And Dr Sacika says National Democratic Congress (NDC) leader Chishimba Kambwili’s reasoning for not compelling member of parliament Joseph Chishala to toe the party line was not supported in the Republican Constitution.
In an interview, Dr Sacika expressed concern about Chishala’s stance on Bill 10.
Dr Sacika said Chishala and some MMD MPs who had defied the positions of their parties on Bill 10, risked losing their seats if the parties that sponsored them to Parliament decided to expel them ahead of next year’s general election.
“An MP, who is elected to Parliament on a political party ticket, represents the party that sent him to Parliament and not the people who elected him in the constituency. That is why the Constitution says that, a member of parliament who resigns from the party that sent him to Parliament or a member of parliament, who is expelled from a political party that sent him to Parliament, must vacate his seat in Parliament. The fallacy that is going on that all members of parliament represent their constituencies is an excuse, in my view, for people who want to engage in political corruption and double dealings for personal gain. It is true that they are representing constituencies, but those seats belong to the political party on whose ticket one is elected to Parliament,” Dr Sacika said.
He said the most decent thing that any MP, who disagreed with his party over any controversial issue, could do was to resign on their own accord.
“If an MP is unhappy with a position his political party has taken on an issue before Parliament, he should be principled enough to resign his seat. Voting against his own political party because he disagrees with the position the party has taken is a worst form of political treachery! In Parliament, only an independent member can claim to represent his constituency. Even then, if an independent member chooses to join a political party, the Constitution says that he must resign his seat and seek re-election. Our Constitution has been designed in such a way as to prevent political corruption and disorder and to keep our multi-party system as clean as possible,” he said.
“If we did not have restrictions, like we now have in the Constitution, there would have been chaos in Parliament where members of parliament would be resigning from their political parties to join this party and so on. That would have created confusion. So, our Constitution has been designed in this way that seats in Parliament actually belong to political parties though members of parliament are elected by constituencies.”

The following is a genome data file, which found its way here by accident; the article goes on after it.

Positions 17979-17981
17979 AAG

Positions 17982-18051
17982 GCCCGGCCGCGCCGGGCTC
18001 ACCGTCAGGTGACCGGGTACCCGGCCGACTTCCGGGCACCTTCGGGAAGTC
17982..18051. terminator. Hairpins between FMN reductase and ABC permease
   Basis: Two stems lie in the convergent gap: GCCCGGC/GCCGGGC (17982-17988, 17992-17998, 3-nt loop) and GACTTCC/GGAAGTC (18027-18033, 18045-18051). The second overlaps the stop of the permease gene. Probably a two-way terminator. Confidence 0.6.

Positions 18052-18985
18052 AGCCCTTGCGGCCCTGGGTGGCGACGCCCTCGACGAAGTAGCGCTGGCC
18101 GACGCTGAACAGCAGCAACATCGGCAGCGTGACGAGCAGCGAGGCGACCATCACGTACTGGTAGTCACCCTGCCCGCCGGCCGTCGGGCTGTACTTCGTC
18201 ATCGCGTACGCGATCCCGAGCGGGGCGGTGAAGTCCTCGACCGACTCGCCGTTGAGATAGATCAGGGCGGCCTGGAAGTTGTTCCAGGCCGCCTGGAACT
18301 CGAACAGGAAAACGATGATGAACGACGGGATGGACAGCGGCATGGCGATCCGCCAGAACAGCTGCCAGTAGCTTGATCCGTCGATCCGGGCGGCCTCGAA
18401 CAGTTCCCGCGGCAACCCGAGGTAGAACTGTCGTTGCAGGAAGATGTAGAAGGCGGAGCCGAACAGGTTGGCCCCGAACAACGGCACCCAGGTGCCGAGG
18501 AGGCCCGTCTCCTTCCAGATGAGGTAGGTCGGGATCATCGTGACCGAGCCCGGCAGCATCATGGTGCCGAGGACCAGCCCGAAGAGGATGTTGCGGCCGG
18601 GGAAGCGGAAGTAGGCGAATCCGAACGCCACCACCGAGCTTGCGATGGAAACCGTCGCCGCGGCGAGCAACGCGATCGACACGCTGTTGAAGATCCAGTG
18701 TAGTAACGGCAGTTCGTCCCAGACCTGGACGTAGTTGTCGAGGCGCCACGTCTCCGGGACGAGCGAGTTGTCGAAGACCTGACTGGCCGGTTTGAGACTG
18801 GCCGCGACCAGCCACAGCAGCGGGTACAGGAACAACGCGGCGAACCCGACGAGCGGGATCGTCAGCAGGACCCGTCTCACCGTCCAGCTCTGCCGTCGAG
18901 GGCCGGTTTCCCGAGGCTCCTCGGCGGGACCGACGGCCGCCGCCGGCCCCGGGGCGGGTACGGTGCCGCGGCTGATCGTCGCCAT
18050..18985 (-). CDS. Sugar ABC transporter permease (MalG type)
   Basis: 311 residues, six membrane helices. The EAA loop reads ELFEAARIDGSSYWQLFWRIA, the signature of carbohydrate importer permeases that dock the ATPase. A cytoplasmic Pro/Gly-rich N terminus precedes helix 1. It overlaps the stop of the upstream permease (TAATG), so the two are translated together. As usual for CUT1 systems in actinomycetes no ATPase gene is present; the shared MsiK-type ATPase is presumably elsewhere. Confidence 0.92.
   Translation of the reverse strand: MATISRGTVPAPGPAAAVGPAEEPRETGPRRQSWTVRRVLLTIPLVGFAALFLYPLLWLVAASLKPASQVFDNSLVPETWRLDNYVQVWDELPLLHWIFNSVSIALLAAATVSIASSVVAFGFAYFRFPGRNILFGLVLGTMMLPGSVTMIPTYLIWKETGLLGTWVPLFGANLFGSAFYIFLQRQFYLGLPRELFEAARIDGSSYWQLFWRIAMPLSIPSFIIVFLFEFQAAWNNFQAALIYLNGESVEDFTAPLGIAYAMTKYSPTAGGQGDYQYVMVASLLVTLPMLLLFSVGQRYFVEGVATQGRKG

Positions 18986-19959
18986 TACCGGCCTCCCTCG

And Dr Sacika argued that Kambwili’s reasoning for not compelling Chishala to toe the party line was not supported by the Republican Constitution.
“Chishimba Kambwili’s reasoning that he could not force his Roan MP to act against his conscience is double talk, which is not supported by the Constitution. An MP is not a free agent and cannot conduct himself as he pleases. An MP must always, therefore, come under the whip of the party that sent him to Parliament. Members of parliament are not employees of Parliament and cannot, therefore, defy their political party on the ground that they are doing Parliamentary work. A member of parliament cannot, for instance, say that they are going to support a Parliamentary Committee as agreed upon because he was a member of that Parliamentary Committee, even though his political party does not support what that Parliamentary Committee has recommended. So, members of the MMD, whose political party doesn’t support Bill 10, but who seem to be supporting Bill 10, are actually working against their own political parties and they run the risk of being expelled from their political parties and lose their parliamentary seats in the process,” Dr Sacika observed.
He also disagreed with the notion that an MP’s first allegiance was to the people that elected them in a particular constituency.
“No, that’s totally incorrect. What matters in Parliament is what the position of the political party says. The constituencies are important, yes, but seats in Parliament don’t belong to members of parliament, they belong to the political parties and this is what the Constitution says. So, this whole thing must be understood in its proper context, but people don’t seem to understand. The talk that, ‘no, I represent my constituency’ is all rubbish! Yes, you are representing your constituency, the seat you are holding belongs to the political party that sent you to Parliament and that’s why you must resign if you are no longer a member that political party,” said Dr Sacika.